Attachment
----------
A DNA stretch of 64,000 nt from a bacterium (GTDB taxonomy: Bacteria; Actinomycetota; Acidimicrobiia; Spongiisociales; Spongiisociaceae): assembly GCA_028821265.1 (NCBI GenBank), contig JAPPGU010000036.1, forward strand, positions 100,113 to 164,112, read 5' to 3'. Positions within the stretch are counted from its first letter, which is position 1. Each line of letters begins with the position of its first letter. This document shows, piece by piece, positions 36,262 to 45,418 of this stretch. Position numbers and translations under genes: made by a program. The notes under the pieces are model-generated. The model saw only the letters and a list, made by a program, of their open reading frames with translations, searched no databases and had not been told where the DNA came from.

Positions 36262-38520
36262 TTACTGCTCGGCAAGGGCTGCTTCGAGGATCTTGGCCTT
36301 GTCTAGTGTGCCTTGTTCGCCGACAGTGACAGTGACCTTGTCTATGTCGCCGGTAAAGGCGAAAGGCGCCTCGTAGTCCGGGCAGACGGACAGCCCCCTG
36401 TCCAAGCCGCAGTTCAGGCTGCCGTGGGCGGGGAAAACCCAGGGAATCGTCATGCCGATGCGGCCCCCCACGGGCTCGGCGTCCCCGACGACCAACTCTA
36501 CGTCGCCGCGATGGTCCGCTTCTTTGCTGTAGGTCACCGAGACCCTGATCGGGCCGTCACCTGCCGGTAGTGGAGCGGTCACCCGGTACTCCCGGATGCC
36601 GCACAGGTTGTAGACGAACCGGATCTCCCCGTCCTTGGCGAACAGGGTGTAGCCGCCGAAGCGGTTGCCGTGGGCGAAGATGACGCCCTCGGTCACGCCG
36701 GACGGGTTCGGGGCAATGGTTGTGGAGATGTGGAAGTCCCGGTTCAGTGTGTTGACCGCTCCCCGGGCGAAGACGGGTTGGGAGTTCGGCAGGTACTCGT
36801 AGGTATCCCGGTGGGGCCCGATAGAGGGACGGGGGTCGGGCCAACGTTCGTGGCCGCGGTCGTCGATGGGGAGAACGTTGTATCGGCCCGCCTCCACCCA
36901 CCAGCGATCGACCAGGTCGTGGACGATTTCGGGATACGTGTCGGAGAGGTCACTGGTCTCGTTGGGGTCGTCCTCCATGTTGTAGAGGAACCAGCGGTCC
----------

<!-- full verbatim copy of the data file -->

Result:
A DNA stretch of 64,000 nt from a bacterium (GTDB taxonomy: Bacteria; Actinomycetota; Acidimicrobiia; Spongiisociales; Spongiisociaceae): assembly GCA_028821265.1 (NCBI GenBank), contig JAPPGU010000036.1, forward strand, positions 100,113 to 164,112, read 5' to 3'. Positions within the stretch are counted from its first letter, which is position 1. Each line of letters begins with the position of its first letter. This document shows, piece by piece, positions 36,262 to 45,418 of this stretch. Position numbers and translations under genes: made by a program. The notes under the pieces are model-generated. The model saw only the letters and a list, made by a program, of their open reading frames with translations, searched no databases and had not been told where the DNA came from.

Positions 36262-38520
36262 TTACTGCTCGGCAAGGGCTGCTTCGAGGATCTTGGCCTT
36301 GTCTAGTGTGCCTTGTTCGCCGACAGTGACAGTGACCTTGTCTATGTCGCCGGTAAAGGCGAAAGGCGCCTCGTAGTCCGGGCAGACGGACAGCCCCCTG
36401 TCCAAGCCGCAGTTCAGGCTGCCGTGGGCGGGGAAAACCCAGGGAATCGTCATGCCGATGCGGCCCCCCACGGGCTCGGCGTCCCCGACGACCAACTCTA
36501 CGTCGCCGCGATGGTCCGCTTCTTTGCTGTAGGTCACCGAGACCCTGATCGGGCCGTCACCTGCCGGTAGTGGAGCGGTCACCCGGTACTCCCGGATGCC
36601 GCACAGGTTGTAGACGAACCGGATCTCCCCGTCCTTGGCGAACAGGGTGTAGCCGCCGAAGCGGTTGCCGTGGGCGAAGATGACGCCCTCGGTCACGCCG
36701 GACGGGTTCGGGGCAATGGTTGTGGAGATGTGGAAGTCCCGGTTCAGTGTGTTGACCGCTCCCCGGGCGAAGACGGGTTGGGAGTTCGGCAGGTACTCGT
36801 AGGTATCCCGGTGGGGCCCGATAGAGGGACGGGGGTCGGGCCAACGTTCGTGGCCGCGGTCGTCGATGGGGAGAACGTTGTATCGGCCCGCCTCCACCCA
36901 CCAGCGATCGACCAGGTCGTGGACGATTTCGGGATACGTGTCGGAGAGGTCACTGGTCTCGTTGGGGTCGTCCTCCATGTTGTAGAGGAACCAGCGGTCC